Foundations of Software Engineering

The fall 2014 edition of 313 will see a complete redesign with a focus on the topics listed below. The course will build on 214 content but not overlap. For 2015 see here.



Successful software projects require more than just technical expertise. Figuring out what the client wants, collaborating in a team, managing complexity, mitigating risks, staying on time and budget, and determining under various constraints when a product is good enough to be shipped are at least equally important topics that often have a significant human component. 15-313 explores these issues broadly covering the fundamentals of modern software engineering.

Qualty and feature conflict Assuming a solid technical foundation of 15-214 (Java programming, unit testing, and object-oriented analysis and design with UML, design patterns, and frameworks) we will explore the following topics:

This course has a strong technical focus, and will include assignments with and without programming. Students will get experience with team management and modern software-engineering tools. The course puts students on a fast track toward project management positions.

Assignments (mostly team assignments) will include:


Lectures: Tue/Thu 3:00-4:20 p.m. in GHC 4307
Recitations: Wed 1:30-2:20 p.m. in WEH 5310 (Section A) and SH 220 (Section B)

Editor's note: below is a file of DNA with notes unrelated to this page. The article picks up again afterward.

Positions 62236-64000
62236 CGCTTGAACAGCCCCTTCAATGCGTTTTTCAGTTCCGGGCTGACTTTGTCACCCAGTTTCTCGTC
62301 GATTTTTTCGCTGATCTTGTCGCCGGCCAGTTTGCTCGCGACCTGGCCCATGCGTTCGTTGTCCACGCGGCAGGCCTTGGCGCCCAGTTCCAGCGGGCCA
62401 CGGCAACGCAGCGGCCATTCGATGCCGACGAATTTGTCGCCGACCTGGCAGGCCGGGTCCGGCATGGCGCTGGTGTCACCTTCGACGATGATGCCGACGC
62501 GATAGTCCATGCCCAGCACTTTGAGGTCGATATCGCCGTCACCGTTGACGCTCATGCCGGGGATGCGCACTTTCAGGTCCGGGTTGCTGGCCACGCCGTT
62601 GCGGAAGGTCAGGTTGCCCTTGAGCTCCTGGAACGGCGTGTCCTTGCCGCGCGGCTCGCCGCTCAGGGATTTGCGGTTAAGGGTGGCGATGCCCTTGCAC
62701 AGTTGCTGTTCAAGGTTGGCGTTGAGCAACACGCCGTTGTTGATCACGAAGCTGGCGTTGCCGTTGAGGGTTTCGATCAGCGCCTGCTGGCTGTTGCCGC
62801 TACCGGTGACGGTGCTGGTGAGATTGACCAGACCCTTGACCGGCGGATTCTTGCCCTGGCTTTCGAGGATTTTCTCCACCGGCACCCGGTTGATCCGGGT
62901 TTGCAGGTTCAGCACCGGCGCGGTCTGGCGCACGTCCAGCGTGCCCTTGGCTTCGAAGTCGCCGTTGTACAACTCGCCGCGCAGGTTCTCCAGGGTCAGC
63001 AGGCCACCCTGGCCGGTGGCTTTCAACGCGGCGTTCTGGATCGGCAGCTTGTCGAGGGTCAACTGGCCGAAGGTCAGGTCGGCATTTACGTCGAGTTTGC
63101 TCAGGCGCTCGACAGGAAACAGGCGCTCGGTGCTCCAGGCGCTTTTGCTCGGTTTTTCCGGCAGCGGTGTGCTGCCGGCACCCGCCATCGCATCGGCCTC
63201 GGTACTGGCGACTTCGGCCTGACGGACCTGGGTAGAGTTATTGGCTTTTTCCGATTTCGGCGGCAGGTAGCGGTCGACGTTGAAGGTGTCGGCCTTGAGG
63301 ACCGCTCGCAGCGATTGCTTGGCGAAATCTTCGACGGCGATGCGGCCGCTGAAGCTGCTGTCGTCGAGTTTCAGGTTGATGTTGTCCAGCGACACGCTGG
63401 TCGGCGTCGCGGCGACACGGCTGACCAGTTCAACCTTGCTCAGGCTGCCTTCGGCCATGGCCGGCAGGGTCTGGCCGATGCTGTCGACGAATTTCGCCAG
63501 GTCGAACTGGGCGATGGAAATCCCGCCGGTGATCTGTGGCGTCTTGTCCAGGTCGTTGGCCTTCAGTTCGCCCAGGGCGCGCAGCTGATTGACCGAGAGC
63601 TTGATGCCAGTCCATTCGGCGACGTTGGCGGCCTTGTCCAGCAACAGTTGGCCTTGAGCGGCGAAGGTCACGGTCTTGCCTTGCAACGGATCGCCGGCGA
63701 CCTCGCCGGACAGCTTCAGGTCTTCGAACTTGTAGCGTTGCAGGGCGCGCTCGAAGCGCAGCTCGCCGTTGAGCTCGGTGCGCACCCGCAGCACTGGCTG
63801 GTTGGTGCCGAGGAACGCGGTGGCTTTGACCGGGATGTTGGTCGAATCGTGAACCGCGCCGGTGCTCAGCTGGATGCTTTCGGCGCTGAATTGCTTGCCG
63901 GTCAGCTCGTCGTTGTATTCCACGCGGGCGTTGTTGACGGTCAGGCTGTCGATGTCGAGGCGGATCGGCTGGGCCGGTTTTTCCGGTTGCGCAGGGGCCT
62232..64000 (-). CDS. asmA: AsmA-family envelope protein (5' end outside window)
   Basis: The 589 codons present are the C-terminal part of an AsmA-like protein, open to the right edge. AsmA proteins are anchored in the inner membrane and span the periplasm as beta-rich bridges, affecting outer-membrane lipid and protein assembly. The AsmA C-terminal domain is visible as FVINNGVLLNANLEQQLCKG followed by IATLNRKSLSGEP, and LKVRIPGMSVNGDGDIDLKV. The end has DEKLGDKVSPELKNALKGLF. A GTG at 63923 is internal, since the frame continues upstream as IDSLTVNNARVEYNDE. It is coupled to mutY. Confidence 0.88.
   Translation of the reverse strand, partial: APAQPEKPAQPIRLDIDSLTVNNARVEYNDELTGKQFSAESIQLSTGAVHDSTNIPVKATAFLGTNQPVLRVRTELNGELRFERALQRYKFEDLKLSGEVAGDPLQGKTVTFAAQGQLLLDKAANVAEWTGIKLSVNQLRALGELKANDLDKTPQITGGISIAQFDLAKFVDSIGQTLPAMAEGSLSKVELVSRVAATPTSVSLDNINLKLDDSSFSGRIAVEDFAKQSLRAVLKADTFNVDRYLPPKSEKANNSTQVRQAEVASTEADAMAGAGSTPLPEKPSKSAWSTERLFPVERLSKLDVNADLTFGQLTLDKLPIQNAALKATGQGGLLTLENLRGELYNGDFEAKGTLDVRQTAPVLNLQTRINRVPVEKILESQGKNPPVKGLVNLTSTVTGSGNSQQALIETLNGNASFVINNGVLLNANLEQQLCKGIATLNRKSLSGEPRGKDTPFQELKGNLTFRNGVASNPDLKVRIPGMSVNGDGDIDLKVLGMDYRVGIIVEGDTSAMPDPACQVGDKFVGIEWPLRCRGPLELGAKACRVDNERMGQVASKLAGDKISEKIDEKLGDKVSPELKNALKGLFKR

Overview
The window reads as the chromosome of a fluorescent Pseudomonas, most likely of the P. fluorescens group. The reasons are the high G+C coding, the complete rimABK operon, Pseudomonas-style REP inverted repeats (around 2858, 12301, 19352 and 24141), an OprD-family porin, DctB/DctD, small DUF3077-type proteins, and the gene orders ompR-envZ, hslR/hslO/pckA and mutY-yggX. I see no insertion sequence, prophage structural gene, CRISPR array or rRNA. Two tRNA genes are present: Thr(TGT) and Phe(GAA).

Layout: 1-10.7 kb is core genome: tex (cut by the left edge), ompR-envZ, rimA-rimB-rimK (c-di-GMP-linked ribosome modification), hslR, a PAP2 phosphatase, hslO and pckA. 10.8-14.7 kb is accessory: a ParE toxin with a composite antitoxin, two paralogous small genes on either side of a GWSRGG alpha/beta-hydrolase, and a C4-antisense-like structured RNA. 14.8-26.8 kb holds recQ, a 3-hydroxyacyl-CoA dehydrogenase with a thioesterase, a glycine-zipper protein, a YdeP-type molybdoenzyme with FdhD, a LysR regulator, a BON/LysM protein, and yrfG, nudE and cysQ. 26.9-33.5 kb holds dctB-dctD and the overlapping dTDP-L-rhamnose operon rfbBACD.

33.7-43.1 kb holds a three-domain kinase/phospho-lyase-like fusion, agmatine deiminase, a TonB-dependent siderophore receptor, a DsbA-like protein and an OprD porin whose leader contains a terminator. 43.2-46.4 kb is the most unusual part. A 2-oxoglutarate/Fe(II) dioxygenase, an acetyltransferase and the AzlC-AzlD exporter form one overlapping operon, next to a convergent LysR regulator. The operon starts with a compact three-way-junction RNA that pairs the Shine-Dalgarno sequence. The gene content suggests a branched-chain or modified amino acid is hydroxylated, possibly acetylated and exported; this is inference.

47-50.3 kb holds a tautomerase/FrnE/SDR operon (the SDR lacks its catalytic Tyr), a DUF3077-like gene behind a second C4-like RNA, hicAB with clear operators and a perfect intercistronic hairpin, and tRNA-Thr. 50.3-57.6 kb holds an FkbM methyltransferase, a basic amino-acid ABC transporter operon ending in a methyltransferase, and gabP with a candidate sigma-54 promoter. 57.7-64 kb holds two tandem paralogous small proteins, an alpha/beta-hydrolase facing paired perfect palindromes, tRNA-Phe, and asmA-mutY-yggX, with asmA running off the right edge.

Professor Claire Le Goues
WEH 5117
Office hours: Thu 11 a.m. - noon
Email: clegoues@cs.cmu...
Professor Christian Kästner
WEH 5122
Office hours: Mon 10-11 a.m.
Email: kaestner@cs.cmu...
Darya Kurilova
WEH 4105
Office hours: By appointment
(Email me two time options)
Thomas Glazier
WEH 4128
Office hours: Wed 2:30-3:30 p.m.
Email: tglazier@cs.cmu...

Both instructors have an open door policy: If either of the instructors' office doors are open and no-one else is meeting with us, we are happy to answer any course-related questions. For appointments, email the instructors.


The following schedule describes the current planing status and the covered concepts, but will be updated throughout the semester when it helps learning or focusing on requested topics.

Date Topic Additional Notes/Code Assignments Due
Aug 26 Intro & Overview (SE as a human activity and business concern; risk)
Aug 27 Rec 1 Git and GitHub
Aug 28 Process (Lightweight introduction into process, scheduling and tracking progress)
Sep 2 Practicum presentations hw 1 Case study reflection
Sep 3 Rec 2 Software Characteristics and Their Evaluation
Sep 4 Practicum presentations